Motivating the Engaged
Leadership trends provide guidance, much needed insight and manageable ways to improve a company’s bottom line; however, they can quickly become overwhelming time-sucks. Managing your team and keeping the company culture relevant and engaged competes for your time and company dollars while promising to improve customer relations through loyal branding and employee promotion of that brand profits when engaged employees work more productively and efficiently. However, engagement is not the singular answer.
In previous articles, we’ve looked into the role leadership plays in the employee cycle, how leadership must engage five fundamentally different generations collaborating in their workforce and the dangers of losing high-potential employees to burnout, despite their engagement levels. A single thread weaves through all of those topics and it may not be what you expect. While leaders strive to engage their employees for obvious reasons, they may be failing to motivate them. Engagement and motivation are necessary, but different working phenomenons. Engagement looks at the attention spent working at a project or job, taking into consideration the “what” of the endeavor. This is why burn-out can occur in your highly-engaged employees. They are attentive and focused on the work at hand, but if their motivation isn’t addressed, they become fatigued and frustrated.
Motivation looks at the “why” of the project. Why does the employee want to engage in the work at hand? If a leader can trigger both the motivation and engagement of an employee, they can not only improve productivity, but encourage loyalty and longevity in an era increasingly becoming tight on talent. Therein lies the crux, motivators are as varied as the motivatees, so motivating every employee is daunting at best, but we have found a few ways to quickly increase the level of motivation within your company
Motivating the team
At the corporate level there are many things leadership can put into place to increase the overall motivation factor of their workforce. Initially a company’s workforce should be surveyed and the information analyzed to look at things like benefit package preferences, generational gaps within the workforce and training loopholes.
Look to address some of the following questions:
Do we have a wide array of generations looking for motivational factors varying from pay scale increases to flex-leave and remote options?
Are we lacking viable options for under-represented employees? Not only are under-represented employees a hidden wealth of talent, but having a varied culture in the workforce is attractive to incoming talent, motivating them to contribute and belong.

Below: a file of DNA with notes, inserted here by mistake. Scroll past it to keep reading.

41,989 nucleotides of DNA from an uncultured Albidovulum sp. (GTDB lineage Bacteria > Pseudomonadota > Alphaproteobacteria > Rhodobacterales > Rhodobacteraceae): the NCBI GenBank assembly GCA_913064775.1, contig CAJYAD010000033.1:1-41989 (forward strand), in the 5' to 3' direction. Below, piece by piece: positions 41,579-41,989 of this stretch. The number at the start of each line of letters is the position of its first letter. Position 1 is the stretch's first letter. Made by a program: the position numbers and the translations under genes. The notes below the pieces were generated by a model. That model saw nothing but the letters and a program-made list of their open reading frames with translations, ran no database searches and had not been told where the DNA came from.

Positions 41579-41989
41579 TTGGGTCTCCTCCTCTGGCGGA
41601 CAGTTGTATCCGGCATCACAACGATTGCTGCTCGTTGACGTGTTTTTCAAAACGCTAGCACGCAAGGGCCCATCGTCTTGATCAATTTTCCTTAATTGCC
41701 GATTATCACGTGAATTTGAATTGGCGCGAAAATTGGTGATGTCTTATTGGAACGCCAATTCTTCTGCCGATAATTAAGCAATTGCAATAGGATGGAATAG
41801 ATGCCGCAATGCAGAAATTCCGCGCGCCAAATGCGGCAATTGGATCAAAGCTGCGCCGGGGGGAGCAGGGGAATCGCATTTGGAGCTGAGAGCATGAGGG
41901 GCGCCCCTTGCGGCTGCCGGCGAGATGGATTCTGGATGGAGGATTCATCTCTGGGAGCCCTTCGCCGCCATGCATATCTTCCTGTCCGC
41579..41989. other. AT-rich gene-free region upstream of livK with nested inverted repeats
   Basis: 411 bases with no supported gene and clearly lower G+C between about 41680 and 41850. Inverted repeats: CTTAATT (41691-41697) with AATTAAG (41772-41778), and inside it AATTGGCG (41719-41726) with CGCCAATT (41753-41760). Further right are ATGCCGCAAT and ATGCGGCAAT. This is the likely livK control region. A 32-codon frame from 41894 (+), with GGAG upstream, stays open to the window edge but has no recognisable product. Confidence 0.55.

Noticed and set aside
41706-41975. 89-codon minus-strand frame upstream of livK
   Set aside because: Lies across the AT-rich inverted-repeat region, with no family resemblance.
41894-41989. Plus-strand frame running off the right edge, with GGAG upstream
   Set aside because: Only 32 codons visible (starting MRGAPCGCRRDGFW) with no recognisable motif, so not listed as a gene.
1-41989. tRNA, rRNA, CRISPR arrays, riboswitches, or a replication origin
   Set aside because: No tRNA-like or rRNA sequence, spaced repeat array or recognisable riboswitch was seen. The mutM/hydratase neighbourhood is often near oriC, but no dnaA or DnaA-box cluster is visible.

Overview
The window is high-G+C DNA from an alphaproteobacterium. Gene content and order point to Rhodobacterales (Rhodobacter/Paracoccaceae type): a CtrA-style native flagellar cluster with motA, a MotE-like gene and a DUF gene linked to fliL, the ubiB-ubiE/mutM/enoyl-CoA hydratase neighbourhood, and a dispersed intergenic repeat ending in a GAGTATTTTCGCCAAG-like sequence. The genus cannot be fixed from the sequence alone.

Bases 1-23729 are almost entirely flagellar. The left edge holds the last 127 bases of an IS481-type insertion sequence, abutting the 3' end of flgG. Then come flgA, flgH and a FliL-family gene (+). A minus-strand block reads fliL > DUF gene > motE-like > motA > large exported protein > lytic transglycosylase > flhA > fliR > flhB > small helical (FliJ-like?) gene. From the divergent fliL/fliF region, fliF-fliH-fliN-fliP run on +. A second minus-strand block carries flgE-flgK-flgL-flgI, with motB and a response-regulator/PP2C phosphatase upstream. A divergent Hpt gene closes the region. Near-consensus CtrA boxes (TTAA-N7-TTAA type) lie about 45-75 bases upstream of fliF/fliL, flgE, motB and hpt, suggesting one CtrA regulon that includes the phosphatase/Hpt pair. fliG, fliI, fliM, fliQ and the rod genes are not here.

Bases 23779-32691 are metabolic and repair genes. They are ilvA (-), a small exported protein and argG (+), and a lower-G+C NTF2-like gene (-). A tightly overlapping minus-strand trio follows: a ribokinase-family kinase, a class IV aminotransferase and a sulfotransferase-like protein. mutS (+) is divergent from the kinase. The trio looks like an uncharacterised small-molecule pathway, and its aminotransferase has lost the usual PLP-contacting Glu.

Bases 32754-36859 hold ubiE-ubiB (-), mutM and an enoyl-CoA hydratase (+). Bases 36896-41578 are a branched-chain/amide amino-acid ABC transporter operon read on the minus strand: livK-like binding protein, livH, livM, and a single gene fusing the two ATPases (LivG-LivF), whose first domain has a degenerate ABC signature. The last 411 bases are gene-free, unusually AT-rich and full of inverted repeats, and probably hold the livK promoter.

Do we provide opportunities for employees to cross-train roles? Mentor and be mentored? Experience self-assistance training to help balance work-life? For example, programs designed to address the growing needs of caregivers in the workforce help those caregivers who overwhelmingly report their caregiving responsibilities impacting their attention, health and career paths; focus on self-improvement and motivate them to re-engage with your team.
How well does leadership communicate the company brand and vision? Do employees believe they are and their company is serving their customers well and completely?
Motivating the individual
Once leadership examines their unique workforce and the needs they bring to the table, generalized benefit packages and training programs can be offered to encourage continued motivation and communications can be honed so all employees can discover their importance in the work at hand. As a whole this goes a long way to provide individual contributors the motivation sought to do good work well, but to retain high talent and maintain a healthy level of engagement, individual motivation may also need to be analyzed and addressed.
Motivation, like engagement, flows from the top-levels of leadership to the heart of every company’s workforce. If leadership discovers inadequacies in their company’s motivation, an internal look at leadership morale may be helpful.
Does our leadership understand the vision of our company? Are our managers valued and know they are valued? Do they know their role in helping the company and in helping the community at large?
Considering the stress levels leadership faces, are they given the opportunity and encouragement to re-fuel, unplug and train in areas that are self-focused, like health and well-being?
Is leadership encouraged to focus on their strengths or build-up their weaknesses? Focusing on strengths provides a lot of positive feedback in both motivators and engagement.
Can they balance the high level of competition (perceived or actual) inherent in leadership roles, the tension between ambition and humility and possess the necessary traits of a good leader? Are their coaching or mentoring needs met in order to alleviate the stress caused by leading before one is ready?
Motivating a team becomes automatic for a motivated leader. Their exuberance for the company and excitement for the vision is an irresistible contagion and it bears a trickle-down effect. When leadership motivates management, management motivates their teams. Coupling team motivators like benefit packages and community purpose with infectious leadership creates a powerful workforce that is both productive and profitable.